Maintenance of the nuclear arsenal is also a sizable boon to the UK economy. More than 30,000 highly skilled and well-paid jobs are associated with the UK nuclear program, including everything from submarine maintenance to ballistics research and design. In addition, over a hundred different companies such as General Electric, Rolls-Royce, and Westinghouse across 350 of the UK’s parliamentary constituencies rely at least partially on the contracts from the government-funded nuclear program. Not only will the renewal maintain pre-existing jobs, but the construction of the new Successor-class Trident submarines will even add to Britain’s economic gains. The HMNB (Her Majesty’s Naval Base) Clyde in Scotland will gain 1,500 new staff in diverse positions related to submarine maintenance and upkeep, while jobs will also be added in Morecambe and Barrow constituencies, among others. Further, the construction of the submarines will require the purchase of steel and other raw materials, which the government has assured will come from domestic sources whenever economically feasible. This plan has such widespread backing that even one of the three dominant British labor unions, Unite, which has otherwise been actively supportive of Jeremy Corbyn, the anti-nuclear current leader of the Labour party, has campaigned in favor of the new submarines. With a rare symphony of agreement from organized labor, companies, and politicians, Trident renewal represents one of the most concrete positive economic steps that the United Kingdom can take today.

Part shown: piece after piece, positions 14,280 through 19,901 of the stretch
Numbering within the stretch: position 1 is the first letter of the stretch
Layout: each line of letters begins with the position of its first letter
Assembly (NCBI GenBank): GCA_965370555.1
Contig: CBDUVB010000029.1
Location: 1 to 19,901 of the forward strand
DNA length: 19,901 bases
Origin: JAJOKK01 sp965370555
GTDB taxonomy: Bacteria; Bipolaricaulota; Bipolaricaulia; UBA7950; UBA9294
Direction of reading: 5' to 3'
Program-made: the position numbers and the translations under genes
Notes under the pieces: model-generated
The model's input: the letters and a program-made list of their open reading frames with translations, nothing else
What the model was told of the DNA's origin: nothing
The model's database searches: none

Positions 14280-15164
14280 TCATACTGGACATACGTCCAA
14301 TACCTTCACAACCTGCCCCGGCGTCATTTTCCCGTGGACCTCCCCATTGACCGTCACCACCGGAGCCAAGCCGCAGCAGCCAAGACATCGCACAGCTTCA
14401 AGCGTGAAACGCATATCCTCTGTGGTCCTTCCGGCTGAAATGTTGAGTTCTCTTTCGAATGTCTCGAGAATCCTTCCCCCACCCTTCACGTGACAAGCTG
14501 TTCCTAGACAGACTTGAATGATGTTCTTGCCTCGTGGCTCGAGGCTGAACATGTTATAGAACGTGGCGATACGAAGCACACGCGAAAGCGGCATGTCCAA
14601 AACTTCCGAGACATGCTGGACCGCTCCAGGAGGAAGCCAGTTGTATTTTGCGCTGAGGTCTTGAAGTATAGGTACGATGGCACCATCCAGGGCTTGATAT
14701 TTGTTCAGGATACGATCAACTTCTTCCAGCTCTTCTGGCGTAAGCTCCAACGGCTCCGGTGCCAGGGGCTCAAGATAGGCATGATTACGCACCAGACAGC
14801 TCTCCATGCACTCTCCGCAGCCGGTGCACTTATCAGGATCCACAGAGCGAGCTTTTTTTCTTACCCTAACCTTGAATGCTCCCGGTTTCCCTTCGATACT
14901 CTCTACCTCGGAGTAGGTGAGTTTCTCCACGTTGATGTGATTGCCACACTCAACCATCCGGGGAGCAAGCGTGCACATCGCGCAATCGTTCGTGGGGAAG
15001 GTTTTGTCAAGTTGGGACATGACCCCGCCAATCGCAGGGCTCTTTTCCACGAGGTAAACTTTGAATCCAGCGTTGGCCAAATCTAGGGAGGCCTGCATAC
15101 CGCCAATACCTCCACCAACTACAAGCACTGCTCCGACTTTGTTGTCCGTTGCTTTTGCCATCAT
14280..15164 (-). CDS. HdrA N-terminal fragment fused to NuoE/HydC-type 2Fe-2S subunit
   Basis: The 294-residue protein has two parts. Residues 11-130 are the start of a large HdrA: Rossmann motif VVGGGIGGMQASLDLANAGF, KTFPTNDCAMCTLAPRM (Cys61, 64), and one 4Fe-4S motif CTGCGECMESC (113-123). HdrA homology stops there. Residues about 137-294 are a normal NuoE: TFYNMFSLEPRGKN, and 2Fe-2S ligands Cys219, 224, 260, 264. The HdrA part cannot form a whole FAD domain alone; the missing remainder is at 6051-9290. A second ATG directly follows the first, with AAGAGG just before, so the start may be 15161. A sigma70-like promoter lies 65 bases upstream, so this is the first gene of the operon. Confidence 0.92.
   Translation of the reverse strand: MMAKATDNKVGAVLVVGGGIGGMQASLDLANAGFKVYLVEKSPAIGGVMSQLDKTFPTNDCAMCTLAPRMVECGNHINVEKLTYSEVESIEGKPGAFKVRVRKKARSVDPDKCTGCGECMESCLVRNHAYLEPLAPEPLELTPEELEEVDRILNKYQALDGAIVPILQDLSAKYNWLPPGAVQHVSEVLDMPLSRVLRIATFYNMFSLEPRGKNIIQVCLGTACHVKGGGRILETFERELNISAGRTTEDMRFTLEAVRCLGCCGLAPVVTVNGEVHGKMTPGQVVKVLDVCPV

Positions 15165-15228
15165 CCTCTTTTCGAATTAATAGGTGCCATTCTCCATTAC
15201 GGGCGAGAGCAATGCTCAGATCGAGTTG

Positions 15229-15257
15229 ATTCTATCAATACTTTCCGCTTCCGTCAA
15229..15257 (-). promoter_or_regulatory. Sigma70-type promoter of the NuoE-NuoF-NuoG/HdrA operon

The Folly of Disarmament
While Jeremy Corbyn and others on the Labour frontbench have advocated completely disarming the UK nuclear program, on the grounds of a moral obligation to lead the way on multilateral disarmament, this approach displays a lack of understanding of the nuances of global nuclear politics. The current extent of the Trident program is very limited, with only 240 total nuclear warheads in the UK stockpile today, comprising about one percent of the global total. The vast majority of nuclear warheads are controlled by the United States and Russia, which is why treaties such as the Strategic Arms Limitation Talks and the Nuclear Non-Proliferation Treaty have focused on regulating nuclear amounts in the nations where the nuclear stockpiles are largest. Given that the United Kingdom controls approximately one percent of the total nuclear weapons in existence today, their disarmament would not really change the landscape of global nuclear politics. However, having a nuclear program with continuous at-sea deterrence enables the UK government to have a safeguard in case of nuclear tragedy.
While Theresa May has struggled with many immediate problems after entering office, Trident renewal is one of the most straightforward policies that she can support. Trident renewal represents an opportunity for the UK to move forward into the 21st century and prepare to confront the new military threats that it faces at home and abroad while shoring up its domestic research and industrial base. This program has helped to keep many top scientists and engineers in the UK, and it will continue to do so after renewal. Further, the program helps the UK project strength on a worldwide scale, cementing its place as a global power in the rapidly changing geopolitical climate of the 21st century.